It started as a search for connections between toxins and infertility, but Dr. Lora Shahine says fertility can be a microscope into our overall health.
As a reproductive endocrinologist at Pacific Northwest Fertility in Seattle, Dr. Shahine says it's important for all of us to know what's in the products we use.
But what ingredients do we need to be looking out for? BPA and phthalates, in particular, are man-made chemicals usually described as endocrine disruptors.
Here's what that means:
BPA, which is found in food packaging, toys, and even printed receipts and tickets, has been found in higher levels in couples who struggle to conceive. Professional societies in different countries cannot agree on what level is "safe"- yet a study out of Stanford shows higher levels of BPA are associated with miscarriage and lower success with fertility treatments.
Studies have also shown a higher rate of phthalates in women with endometriosis and Polycystic Ovary Syndrome (PCOS). These diagnoses are commonly associated with infertility - and yet phthalates are found in everything from food packaging to beauty products.
But it isn't just fertility that toxins can impact. Dr. Shahine says evidence shows higher levels of these endocrine disruptors in people with obesity, diabetes, and poor cardiovascular health.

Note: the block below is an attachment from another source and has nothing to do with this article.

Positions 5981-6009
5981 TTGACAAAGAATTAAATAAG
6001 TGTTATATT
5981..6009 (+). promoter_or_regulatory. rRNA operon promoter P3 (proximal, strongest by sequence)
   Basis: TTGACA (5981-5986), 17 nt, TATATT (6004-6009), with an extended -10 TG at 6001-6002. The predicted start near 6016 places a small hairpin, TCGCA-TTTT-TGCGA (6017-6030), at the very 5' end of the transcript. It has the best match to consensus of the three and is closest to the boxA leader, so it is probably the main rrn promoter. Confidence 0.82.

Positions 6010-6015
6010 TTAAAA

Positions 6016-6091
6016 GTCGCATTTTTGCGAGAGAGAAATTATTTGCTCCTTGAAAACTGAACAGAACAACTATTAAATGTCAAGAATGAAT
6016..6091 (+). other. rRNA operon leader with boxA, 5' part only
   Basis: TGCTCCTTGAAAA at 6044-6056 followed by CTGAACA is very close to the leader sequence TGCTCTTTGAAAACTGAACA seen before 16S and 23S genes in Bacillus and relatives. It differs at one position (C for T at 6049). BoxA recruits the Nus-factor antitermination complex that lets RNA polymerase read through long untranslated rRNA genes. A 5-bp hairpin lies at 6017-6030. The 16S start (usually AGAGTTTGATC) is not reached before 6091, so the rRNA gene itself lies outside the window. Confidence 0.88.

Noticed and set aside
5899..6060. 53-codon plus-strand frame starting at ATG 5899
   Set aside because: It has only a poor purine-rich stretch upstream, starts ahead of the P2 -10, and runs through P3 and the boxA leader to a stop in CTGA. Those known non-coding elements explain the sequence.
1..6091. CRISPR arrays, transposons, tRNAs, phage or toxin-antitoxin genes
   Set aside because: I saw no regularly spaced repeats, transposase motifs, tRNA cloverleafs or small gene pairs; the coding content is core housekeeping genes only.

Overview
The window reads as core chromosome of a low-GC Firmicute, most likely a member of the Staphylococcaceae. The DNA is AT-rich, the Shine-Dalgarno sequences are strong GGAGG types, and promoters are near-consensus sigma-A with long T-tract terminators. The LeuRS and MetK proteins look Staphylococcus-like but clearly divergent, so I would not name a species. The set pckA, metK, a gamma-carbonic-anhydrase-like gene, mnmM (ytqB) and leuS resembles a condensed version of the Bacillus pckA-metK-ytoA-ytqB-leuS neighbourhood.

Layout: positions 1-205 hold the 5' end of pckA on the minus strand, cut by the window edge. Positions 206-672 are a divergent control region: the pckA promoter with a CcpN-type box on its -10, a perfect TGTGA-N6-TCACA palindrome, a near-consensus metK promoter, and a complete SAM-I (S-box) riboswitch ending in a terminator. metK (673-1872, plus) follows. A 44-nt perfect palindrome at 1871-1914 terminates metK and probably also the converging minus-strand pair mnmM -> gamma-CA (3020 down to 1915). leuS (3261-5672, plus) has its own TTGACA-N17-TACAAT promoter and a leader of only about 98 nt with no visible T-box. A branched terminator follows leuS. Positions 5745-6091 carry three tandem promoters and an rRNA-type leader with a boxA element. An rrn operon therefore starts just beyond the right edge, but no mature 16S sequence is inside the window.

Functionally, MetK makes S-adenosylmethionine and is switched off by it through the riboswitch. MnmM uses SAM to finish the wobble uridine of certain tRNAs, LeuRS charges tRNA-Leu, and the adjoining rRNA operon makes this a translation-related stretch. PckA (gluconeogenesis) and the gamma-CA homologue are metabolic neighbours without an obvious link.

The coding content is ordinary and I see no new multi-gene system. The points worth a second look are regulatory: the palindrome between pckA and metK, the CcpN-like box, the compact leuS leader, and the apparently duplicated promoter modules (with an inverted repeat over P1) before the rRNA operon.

A bigger issue? This isn't as well-regulated as you might think. In Europe, they've banned over 1,300 chemicals from beauty products; in the U.S. only 11 are banned.
So what can we do?
Dr. Shahine acknowledges it can be overwhelming to try and look into the ingredients of everything we're using. So she recommends starting small: take it one product at a time. She also recommends a couple of websites/apps that make it easy to see what's REALLY in your favorite product: EWG.org, and the Think Dirty app.
Other things you can do per Dr. Shahine's suggestions:
- Wash fruits and veggies and try to eat organic to avoid pesticides
- Limit processed foods, since BPA is used in preparation and storage
- Switch from plastics to glass or stainless steel in the kitchen (like water bottles, coffee maker, food containers)
- Don't mix heat with food and plastic
Dr. Shahine is a reproductive endocrinologist with Pacific Northwest Fertility, and the author of Not Broken: An Approachable Guide to Miscarriage and Recurrent Pregnancy Loss.